In recent weeks we’ve read of the demise of several major newspapers. Most of the analytical conversation about these events suggests that newspapers are getting throttled by new technology. The internet is changing their operating environment and the newspaper companies have not succeeded at changing their business model to succeed in the new environment. There have been shifts in the world out there and so media institutions need to adjust.
But I wonder if this obvious explanation doesn’t obscure things a bit. By keeping the focus on technology, we avoid asking hard questions about the product and practice of journalism. Could it be that the changes that the environment is “calling for” include new ways of producing information as well as new ways of delivering information produced using conventional practices?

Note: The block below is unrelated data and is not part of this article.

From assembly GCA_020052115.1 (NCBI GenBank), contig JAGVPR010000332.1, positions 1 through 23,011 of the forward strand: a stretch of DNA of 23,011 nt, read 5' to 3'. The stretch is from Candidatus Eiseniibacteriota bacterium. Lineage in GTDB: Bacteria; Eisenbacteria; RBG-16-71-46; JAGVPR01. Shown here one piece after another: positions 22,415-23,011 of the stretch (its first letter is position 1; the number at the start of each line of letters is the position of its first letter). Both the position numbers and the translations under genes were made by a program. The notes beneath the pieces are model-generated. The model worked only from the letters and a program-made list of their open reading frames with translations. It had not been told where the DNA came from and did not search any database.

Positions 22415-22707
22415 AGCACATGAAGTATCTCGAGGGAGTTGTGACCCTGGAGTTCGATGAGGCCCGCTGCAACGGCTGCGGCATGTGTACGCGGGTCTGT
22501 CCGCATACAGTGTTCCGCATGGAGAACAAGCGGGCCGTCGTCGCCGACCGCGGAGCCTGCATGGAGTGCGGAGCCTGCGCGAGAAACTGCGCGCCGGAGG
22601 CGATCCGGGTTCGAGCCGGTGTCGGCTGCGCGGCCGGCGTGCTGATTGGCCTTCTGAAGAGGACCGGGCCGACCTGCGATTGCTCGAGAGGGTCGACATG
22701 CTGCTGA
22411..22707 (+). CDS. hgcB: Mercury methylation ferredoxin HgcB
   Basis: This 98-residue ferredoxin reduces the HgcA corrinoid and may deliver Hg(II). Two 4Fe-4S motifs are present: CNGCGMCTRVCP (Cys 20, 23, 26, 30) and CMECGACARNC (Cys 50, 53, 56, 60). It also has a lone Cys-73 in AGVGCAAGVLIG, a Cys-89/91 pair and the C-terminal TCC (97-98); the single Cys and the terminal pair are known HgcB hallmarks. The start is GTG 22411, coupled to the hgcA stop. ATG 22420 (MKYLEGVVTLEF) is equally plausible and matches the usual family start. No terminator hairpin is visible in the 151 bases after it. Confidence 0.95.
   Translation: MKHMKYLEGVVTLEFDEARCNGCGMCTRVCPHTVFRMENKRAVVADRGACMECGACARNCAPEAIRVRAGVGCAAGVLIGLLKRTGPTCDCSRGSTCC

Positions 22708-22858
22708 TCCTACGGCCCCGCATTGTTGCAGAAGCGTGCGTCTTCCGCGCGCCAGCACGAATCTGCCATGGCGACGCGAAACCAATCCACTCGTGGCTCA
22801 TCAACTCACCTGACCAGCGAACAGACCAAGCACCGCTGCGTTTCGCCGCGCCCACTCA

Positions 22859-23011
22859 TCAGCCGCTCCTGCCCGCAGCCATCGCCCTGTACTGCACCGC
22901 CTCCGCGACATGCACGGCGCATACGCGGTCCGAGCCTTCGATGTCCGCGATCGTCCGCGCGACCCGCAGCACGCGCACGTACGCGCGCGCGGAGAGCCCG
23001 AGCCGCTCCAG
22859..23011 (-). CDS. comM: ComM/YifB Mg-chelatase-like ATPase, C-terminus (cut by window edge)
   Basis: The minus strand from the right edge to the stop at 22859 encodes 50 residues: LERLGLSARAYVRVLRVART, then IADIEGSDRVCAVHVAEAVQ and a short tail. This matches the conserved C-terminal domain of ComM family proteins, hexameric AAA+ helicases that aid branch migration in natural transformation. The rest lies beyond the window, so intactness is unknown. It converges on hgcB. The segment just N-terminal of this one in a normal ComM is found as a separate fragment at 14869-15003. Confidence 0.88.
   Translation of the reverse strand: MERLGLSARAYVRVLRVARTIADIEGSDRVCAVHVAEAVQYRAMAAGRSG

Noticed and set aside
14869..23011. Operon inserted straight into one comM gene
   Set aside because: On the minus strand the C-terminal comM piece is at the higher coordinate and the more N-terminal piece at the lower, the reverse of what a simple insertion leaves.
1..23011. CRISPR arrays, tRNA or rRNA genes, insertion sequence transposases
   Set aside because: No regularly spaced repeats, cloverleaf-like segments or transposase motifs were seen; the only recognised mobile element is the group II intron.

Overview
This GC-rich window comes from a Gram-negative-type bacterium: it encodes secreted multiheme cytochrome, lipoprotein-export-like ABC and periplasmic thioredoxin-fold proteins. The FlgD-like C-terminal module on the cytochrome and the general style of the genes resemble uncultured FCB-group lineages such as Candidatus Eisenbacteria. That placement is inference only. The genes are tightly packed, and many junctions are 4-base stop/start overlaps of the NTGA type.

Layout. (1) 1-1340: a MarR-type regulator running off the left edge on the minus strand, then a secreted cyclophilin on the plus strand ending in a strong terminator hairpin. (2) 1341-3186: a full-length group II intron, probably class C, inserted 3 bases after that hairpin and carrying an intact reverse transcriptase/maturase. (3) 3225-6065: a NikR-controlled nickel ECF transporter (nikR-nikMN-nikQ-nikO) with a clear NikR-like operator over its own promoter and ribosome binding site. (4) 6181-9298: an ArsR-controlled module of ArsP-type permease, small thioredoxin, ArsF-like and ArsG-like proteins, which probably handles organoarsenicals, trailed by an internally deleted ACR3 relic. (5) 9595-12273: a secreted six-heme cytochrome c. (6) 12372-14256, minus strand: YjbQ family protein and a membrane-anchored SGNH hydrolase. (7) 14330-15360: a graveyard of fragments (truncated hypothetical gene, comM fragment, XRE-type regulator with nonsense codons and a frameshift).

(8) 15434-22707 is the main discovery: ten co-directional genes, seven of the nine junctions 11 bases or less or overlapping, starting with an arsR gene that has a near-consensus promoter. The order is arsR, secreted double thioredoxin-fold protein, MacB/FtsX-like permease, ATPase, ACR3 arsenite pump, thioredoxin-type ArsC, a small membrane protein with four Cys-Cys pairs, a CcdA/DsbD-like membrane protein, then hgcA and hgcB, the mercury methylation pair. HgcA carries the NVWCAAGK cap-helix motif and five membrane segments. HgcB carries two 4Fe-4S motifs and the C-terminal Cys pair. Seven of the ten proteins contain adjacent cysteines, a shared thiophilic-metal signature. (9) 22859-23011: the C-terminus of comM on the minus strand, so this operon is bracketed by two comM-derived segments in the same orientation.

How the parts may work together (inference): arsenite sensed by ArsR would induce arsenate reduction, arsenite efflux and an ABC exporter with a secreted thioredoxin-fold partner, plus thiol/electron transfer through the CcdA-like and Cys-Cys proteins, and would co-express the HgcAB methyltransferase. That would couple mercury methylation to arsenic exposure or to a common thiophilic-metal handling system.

I put this out there because I’ve noticed that the two most obvious “initiatives” carried out by media organizations are (1) delivering the same old stuff over new media and (2) spicing up delivery to make it more entertaining. I have not, though, noticed any fundamental changes in the production of information. Have journalists taken up any new analytical tools? Do we see a move toward journalists developing new levels of substantive expertise?
In the wake of the financial crisis there’s been lots of “why didn’t anyone see this coming?” hand wringing. Of course, if you look closely, you’ll see that there WERE lots of pieces out there giving us a warning. But a big piece of our after-the-fact-wisdom is that things were just too complex for observers to decipher. So, is there any chance that this experience will provide an incentive for higher degrees of expertise among journalists? Or will we stick with the “find a source who will tell you what to write” approach (often enough balanced by some other expert who is willing to claim something to the contrary)?